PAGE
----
FPC, Sunday School – Wired Word, Charlotte, faith and spirituality: I usually go to a Sunday School class that focuses on current news … it is called the Wired Word.  This week’s topic was NASCAR, which is both a local and national news topic. 😉  Kirk Hall opened with the question, “How do you/we define religion?”  Very interesting  question.  From Kirk’s weekly e-mail …

NASCAR was born in the Bible Belt and has always welcomed pre-race invocations and religious symbols on cars. The biblical image of running a good race comes to life on the track, and many drivers become saints — especially after their deaths. Fans of the sport value tradition, as well as the risks involved. But has stock-car racing become a kind of civil religion, one that can lead Christians astray? So our next class will focus on the spirituality of NASCAR and how it both helps and hinders the practice of the Christian faith.

Thomasville GA, kith/kin, places, favorites:  One of my favorite places is Thomasville GA … hello, Julie and Doug!  What a nice article!

THOMASVILLE, Ga. – When you think about it, there has to be something pretty impressive about a place that few people outside of Georgia have heard about but was once referred to by Harper’s magazine as “the best winter resort on three continents.”

That place is Thomasville. Deep in the farthest reaches of Georgia, about a rock’s throw from the Florida line, Thomasville is a town where time seems to have stood still and the Old South never completely faded away.

It’s no exaggeration to say that Thomasville is one of the prettiest towns in America for a number of reasons. Rolling green hills. Furrows of red clay in hues of carmine, mahogany, and cinnamon. Graceful plantations that bespeak of an era long ago. Victorian architecture. Southern breezes. Bobwhite quail whistling among the pines. Kudzu-covered roadsides. Towering magnolias and oaks drizzled with Spanish moss. And plenty of warm Southern hospitality.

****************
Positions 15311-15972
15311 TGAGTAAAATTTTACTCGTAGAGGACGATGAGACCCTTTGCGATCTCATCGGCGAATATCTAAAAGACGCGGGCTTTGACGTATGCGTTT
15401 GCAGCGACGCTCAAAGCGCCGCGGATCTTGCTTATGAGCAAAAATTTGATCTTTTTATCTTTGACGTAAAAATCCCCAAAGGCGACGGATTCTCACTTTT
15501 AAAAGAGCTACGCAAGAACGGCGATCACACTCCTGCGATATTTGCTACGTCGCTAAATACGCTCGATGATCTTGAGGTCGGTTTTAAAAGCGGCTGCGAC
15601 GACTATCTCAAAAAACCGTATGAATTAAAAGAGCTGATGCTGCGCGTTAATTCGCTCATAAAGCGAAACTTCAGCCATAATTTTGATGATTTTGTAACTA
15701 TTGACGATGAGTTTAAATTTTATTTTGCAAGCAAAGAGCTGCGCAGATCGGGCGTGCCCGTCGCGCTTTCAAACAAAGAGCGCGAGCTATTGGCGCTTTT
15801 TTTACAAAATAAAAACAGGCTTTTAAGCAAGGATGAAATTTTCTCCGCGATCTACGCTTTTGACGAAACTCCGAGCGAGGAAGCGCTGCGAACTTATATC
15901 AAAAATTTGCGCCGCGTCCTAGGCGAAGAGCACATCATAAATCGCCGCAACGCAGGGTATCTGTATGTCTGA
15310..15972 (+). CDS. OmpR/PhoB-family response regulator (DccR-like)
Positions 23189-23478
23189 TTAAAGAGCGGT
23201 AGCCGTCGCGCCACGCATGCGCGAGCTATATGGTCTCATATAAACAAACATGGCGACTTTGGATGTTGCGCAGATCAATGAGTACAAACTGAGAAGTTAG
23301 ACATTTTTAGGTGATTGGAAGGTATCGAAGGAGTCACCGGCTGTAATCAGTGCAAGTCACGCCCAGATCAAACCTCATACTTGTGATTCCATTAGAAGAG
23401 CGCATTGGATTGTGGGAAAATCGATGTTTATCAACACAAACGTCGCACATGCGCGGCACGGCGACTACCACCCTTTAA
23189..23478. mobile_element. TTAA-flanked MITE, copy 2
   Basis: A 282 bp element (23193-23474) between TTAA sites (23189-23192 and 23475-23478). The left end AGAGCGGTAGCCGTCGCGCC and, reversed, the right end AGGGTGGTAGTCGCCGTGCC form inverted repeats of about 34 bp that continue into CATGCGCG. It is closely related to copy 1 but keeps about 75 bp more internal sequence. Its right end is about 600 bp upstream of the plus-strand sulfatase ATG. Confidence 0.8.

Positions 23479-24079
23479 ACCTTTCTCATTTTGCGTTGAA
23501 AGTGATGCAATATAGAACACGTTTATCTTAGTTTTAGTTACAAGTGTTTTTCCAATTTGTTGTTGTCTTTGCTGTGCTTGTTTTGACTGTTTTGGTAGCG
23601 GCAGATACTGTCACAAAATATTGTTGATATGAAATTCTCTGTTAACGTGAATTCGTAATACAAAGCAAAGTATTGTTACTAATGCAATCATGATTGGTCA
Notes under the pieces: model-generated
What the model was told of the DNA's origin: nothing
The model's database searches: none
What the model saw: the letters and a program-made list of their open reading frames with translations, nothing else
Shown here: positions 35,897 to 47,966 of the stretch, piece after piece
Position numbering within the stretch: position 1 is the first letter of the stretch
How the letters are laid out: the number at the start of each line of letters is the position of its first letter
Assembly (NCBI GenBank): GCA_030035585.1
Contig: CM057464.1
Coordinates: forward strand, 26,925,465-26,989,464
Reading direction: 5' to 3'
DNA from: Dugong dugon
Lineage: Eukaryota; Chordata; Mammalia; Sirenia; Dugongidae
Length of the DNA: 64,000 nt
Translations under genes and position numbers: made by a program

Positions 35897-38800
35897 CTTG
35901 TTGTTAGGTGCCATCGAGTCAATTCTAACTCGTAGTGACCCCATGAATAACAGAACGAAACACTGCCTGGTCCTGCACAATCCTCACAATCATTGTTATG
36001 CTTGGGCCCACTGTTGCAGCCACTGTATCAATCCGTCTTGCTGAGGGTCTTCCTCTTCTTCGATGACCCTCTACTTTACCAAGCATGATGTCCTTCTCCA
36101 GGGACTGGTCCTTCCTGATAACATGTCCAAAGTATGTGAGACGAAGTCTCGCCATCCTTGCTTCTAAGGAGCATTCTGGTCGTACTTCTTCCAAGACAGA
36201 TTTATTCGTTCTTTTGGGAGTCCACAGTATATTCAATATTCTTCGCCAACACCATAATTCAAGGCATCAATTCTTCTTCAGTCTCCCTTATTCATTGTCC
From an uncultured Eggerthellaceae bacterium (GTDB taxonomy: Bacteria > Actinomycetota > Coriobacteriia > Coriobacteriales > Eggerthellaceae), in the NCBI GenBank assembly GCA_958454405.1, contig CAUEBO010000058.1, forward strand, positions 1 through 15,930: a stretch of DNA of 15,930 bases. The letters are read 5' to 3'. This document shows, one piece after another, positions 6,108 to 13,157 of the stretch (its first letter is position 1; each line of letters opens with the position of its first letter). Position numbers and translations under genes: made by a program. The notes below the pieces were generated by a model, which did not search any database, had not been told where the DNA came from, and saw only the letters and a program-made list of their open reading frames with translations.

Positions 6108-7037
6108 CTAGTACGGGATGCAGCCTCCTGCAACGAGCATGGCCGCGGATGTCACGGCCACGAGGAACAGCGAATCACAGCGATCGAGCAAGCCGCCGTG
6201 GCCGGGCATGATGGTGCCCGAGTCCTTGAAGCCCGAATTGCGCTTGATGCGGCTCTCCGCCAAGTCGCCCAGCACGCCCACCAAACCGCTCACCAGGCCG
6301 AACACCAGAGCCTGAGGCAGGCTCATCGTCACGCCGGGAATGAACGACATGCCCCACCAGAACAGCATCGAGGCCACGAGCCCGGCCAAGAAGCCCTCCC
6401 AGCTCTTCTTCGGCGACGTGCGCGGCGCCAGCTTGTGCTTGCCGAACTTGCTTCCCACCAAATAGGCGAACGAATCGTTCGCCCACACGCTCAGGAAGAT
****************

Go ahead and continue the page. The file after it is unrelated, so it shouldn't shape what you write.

via Thomasville is one of Georgia’s best-kept secrets – Travel Wires – MiamiHerald.com.

library, Charlotte, Great Recession:  It appears the recovery may be too late to save our wonderful library system.

The Future of the Library Task Force must submit its final recommendations next month. Among the items members will discuss and possibly act upon include:

Whether to increase hours, staffing and resources at the regional libraries. Those changes would come at the expense of the smaller branch libraries, and some are likely to close.

via Tuesday vote could include closing libraries – CharlotteObserver.com.

faith and spirituality, church, Marthame Sanders:  A really good piece by Marthame Sanders.

Eventually, though, it’s time to stop playing church and start being church.

That’s the very problem that Isaiah is facing when he preaches to the ancient Israelites. They do very well at playing the people of God: they do great at the trappings of faith: they follow the sacrificial ordinances, they fast appropriately, they make a great show of humbling themselves. But when it comes to being the people of God, apparently they don’t do so well. And Isaiah let’s them know that they have completely missed the point. The ritual serves its purpose, yes; but if it doesn’t change lives, then it’s useless. “You fast,” he says, “but you oppress. You humble yourself, but you fight and quarrel and attack.”

“True fasting, true faith,” he says, is “loosing the bonds of injustice. It’s letting the oppressed go free. It’s giving bread, shelter, clothing to those who have none. That is where your light will shine – not in the fires of burnt offerings, not in the making of ashes to cover yourself in showy grief – but in the divine light of goodness. That’s when you stop playing a role and start changing the world.”

How do we make that transition? How do we move from playing church to being church? What are the things that we do out of habit, and what are the things we do because they make a difference?

Isaiah does a great job of putting a mirror to Israelite hypocrisy. What would that mirror look like today? What does it mean when we dress up for church, but then gossip about those whom we see at church? What do we say about ourselves when we read these words about injustice, oppression, hunger, homelessness, but then spent the other six days – or even the rest of this day – focused on ourselves? Does Isaiah make us cringe, because these words sound too politically loaded, or do we take this as a cringe-worthy opportunity for self – and community – examination?

via A Low Salt Diet? « i feast therefore i am.

random, tv, House, Princeton:  I realized when I was visiting Princeton that the back of the Campus looks like the aerial shot for House’s hospital … that is because it is.